Thus, on May 24, 1967, Aldina and Constancio, joined by the other devisees and legatees named in the will, filed in Special Proceeding No. 1736 a motion for reconsideration and annulment of the proceedings therein and for the allowance of the will When the trial court denied their motion, the petitioner came to us by way of a petition for certiorari and mandamus assailing the orders of the trial court . 3 As we stated earlier, we dismissed that petition and advised that a separate proceeding for the probate of the alleged will would be the appropriate vehicle to thresh out the matters raised by the petitioners.

Significantly, the appellate court while finding as inconclusive the matter on whether or not the document or papers allegedly burned by the househelp of Adriana, Guadalupe Maloto Vda. de Coral, upon instructions of the testatrix, was indeed the will, contradicted itself and found that the will had been revoked. The respondent court stated that the presence of animus revocandi in the destruction of the will had, nevertheless, been sufficiently proven. The appellate court based its finding on the facts that the document was not in the two safes in Adriana's residence, by the testatrix going to the residence of Atty. Hervas to retrieve a copy of the will left in the latter's possession, and, her seeking the services of Atty. Palma in order to have a new will drawn up. For reasons shortly to be explained, we do not view such facts, even considered collectively, as sufficient bases for the conclusion that Adriana Maloto's will had been effectively revoked.

There is no doubt as to the testamentary capacity of the testatrix and the due execution of the will. The heart of the case lies on the issue as to whether or not the will was revoked by Adriana.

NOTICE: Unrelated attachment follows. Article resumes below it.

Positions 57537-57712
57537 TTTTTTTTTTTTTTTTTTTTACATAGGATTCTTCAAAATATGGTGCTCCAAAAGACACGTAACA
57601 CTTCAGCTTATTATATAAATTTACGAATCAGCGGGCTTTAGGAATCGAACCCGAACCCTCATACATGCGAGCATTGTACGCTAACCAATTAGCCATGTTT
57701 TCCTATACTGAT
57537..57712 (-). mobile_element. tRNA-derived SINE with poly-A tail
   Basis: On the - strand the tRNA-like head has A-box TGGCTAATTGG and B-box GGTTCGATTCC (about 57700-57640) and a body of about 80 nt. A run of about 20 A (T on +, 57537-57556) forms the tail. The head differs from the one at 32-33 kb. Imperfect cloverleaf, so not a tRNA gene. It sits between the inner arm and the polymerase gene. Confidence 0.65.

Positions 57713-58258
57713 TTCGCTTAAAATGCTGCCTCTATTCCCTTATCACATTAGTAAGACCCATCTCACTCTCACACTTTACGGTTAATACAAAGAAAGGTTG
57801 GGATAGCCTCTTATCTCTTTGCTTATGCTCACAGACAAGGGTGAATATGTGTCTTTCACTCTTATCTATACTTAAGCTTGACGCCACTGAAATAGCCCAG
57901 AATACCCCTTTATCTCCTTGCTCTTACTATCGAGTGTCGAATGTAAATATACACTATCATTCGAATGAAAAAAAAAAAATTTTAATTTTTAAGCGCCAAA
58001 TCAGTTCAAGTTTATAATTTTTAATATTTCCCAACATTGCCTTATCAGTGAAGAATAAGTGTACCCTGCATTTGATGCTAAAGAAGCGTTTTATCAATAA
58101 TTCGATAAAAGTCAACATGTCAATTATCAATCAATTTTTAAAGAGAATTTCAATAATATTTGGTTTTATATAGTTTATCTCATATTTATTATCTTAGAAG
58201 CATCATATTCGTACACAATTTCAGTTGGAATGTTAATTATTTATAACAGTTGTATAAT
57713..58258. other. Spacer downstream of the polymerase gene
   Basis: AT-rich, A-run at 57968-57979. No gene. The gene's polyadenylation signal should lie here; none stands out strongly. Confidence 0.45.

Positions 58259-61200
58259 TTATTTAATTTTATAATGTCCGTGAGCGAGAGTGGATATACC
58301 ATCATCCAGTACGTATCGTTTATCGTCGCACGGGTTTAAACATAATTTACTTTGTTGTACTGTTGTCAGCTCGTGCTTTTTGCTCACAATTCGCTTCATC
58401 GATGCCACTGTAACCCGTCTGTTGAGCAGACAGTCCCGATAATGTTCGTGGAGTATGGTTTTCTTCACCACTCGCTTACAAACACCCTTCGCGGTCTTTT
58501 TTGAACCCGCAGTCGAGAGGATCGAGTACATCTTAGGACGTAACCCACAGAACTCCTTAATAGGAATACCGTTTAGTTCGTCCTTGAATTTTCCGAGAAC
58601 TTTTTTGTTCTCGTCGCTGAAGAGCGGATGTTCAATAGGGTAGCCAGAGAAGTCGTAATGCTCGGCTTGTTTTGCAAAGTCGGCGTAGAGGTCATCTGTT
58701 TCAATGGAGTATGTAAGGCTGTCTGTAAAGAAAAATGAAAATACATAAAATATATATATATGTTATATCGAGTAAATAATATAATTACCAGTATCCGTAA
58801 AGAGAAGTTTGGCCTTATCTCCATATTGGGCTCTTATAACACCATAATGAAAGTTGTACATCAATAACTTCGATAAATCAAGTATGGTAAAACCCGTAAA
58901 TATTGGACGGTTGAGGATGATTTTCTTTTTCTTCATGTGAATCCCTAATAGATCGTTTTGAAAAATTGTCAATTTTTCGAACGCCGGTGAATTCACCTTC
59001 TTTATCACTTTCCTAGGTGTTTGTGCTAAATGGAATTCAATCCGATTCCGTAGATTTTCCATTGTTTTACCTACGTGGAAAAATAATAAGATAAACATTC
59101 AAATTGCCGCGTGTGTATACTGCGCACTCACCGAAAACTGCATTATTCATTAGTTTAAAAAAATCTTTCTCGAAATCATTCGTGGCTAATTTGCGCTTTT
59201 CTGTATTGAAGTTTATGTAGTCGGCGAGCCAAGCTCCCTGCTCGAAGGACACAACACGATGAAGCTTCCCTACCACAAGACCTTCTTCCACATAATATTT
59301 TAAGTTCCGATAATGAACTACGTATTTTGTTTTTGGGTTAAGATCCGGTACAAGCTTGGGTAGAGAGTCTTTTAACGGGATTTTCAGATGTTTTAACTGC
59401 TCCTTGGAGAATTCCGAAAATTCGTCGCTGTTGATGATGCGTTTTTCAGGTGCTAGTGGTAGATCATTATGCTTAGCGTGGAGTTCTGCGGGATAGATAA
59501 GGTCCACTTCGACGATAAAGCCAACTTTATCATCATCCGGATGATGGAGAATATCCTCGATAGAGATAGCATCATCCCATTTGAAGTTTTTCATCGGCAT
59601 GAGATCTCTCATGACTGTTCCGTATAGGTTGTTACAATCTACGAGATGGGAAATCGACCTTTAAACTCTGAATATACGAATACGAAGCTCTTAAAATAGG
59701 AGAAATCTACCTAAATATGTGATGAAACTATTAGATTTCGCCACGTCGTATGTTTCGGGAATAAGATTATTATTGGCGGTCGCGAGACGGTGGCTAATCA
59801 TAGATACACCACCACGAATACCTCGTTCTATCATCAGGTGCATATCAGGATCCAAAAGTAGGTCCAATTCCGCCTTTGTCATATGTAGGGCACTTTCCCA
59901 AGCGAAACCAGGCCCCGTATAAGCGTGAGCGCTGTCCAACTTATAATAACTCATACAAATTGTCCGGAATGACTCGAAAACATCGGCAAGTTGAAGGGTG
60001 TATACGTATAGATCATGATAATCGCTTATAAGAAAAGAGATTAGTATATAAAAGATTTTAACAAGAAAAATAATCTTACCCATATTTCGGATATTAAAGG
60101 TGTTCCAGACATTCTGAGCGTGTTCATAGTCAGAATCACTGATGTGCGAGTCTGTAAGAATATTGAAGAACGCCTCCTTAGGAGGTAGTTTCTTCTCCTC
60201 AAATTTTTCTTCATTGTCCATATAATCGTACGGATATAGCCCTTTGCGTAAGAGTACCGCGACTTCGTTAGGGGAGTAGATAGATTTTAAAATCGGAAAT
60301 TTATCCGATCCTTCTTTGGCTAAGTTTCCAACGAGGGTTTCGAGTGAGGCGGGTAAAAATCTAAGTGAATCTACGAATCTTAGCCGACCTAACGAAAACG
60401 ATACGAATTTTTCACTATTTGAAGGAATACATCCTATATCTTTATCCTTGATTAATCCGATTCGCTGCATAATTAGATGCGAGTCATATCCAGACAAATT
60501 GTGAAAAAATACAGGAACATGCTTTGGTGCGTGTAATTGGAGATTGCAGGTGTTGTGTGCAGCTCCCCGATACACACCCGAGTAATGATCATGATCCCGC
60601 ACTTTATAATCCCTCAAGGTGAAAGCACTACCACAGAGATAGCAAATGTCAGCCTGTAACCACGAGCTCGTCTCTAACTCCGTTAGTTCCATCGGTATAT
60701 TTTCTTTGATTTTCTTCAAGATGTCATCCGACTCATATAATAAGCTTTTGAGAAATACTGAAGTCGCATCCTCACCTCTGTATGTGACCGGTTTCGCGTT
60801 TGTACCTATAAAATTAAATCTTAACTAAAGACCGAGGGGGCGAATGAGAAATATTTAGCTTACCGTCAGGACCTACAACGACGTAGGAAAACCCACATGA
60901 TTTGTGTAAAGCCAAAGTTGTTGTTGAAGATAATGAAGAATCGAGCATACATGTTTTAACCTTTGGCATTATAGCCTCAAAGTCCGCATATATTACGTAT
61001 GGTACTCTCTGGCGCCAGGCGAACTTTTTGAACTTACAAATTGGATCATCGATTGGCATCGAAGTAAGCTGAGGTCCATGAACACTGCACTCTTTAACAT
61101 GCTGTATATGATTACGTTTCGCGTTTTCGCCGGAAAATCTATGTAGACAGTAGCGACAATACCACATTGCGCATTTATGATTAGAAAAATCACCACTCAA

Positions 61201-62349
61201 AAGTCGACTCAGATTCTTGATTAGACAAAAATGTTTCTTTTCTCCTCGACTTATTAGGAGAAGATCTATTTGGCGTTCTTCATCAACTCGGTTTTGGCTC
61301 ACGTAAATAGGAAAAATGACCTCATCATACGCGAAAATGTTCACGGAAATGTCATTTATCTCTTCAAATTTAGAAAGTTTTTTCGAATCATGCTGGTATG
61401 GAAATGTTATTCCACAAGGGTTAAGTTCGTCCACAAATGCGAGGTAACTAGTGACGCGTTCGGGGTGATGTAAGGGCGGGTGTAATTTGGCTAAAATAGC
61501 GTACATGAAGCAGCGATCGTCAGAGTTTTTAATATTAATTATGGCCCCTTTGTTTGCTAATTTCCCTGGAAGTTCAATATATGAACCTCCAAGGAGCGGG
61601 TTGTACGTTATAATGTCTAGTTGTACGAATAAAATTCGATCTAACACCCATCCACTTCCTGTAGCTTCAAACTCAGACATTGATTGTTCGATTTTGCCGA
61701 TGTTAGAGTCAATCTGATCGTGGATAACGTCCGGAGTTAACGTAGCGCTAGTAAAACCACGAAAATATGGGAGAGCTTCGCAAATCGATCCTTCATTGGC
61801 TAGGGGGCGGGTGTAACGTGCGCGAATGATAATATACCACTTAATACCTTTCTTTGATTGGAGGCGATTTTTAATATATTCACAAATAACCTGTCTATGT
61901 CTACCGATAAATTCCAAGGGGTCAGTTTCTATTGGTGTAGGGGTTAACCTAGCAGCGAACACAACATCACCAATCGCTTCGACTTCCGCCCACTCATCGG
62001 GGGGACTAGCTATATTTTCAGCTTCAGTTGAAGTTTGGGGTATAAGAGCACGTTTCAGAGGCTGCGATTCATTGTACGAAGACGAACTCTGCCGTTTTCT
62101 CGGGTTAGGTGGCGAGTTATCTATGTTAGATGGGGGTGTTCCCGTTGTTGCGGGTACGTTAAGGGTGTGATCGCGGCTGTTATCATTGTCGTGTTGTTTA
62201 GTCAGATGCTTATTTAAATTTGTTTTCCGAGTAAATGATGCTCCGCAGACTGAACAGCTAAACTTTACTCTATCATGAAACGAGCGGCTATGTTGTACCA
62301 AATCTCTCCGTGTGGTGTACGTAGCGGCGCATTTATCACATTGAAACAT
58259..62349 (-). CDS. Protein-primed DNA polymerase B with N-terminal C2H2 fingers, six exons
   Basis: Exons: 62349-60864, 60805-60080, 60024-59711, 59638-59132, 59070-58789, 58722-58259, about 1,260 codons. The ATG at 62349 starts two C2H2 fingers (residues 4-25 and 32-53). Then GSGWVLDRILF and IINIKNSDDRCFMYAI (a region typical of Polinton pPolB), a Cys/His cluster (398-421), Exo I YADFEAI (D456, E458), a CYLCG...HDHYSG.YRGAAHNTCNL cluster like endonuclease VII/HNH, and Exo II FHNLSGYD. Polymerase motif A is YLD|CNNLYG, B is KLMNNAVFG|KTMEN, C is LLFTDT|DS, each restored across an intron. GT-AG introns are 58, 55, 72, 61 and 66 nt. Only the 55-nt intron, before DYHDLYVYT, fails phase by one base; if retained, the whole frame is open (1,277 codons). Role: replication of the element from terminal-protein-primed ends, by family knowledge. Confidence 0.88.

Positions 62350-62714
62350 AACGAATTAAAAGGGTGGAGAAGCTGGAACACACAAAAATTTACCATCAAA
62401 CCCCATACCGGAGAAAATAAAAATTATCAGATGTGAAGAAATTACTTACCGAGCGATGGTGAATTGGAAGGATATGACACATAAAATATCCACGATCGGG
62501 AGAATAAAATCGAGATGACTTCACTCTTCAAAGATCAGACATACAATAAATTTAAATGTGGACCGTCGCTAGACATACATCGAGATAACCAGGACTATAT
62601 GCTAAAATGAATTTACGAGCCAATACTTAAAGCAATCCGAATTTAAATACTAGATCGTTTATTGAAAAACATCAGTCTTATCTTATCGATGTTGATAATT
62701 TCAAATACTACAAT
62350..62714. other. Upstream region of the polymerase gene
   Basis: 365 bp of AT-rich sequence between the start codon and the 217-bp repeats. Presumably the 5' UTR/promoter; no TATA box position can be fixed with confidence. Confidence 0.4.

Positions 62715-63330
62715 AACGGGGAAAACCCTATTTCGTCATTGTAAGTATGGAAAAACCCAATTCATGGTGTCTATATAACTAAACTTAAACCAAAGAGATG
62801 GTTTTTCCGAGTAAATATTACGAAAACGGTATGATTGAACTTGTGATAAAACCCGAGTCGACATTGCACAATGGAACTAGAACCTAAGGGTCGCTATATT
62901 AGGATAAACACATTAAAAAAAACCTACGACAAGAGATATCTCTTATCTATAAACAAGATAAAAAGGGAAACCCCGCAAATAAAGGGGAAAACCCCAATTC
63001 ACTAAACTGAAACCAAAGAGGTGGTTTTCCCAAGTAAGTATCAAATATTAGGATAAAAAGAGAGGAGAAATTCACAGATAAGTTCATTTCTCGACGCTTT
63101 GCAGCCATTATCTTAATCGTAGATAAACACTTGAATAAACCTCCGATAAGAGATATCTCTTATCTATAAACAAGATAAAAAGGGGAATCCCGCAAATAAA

The provisions of the new Civil Code pertinent to the issue can be found in Article 830.

Art. 830. No will shall be revoked except in the following cases:

(1) By implication of law; or

(2) By some will, codicil, or other writing executed as provided in case of wills: or

(3) By burning, tearing, cancelling, or obliterating the will with the intention of revoking it, by the testator himself, or by some other person in his presence, and by his express direction. If burned, torn cancelled, or obliterated by some other person, without the express direction of the testator, the will may still be established, and the estate distributed in accordance therewith, if its contents, and due execution, and the fact of its unauthorized destruction, cancellation, or obliteration are established according to the Rules of Court. (Emphasis Supplied.)

It is clear that the physical act of destruction of a will, like burning in this case, does not per se constitute an effective revocation, unless the destruction is coupled with animus revocandi on the part of the testator. It is not imperative that the physical destruction be done by the testator himself. It may be performed by another person but under the express direction and in the presence of the testator. Of course, it goes without saying that the document destroyed must be the will itself.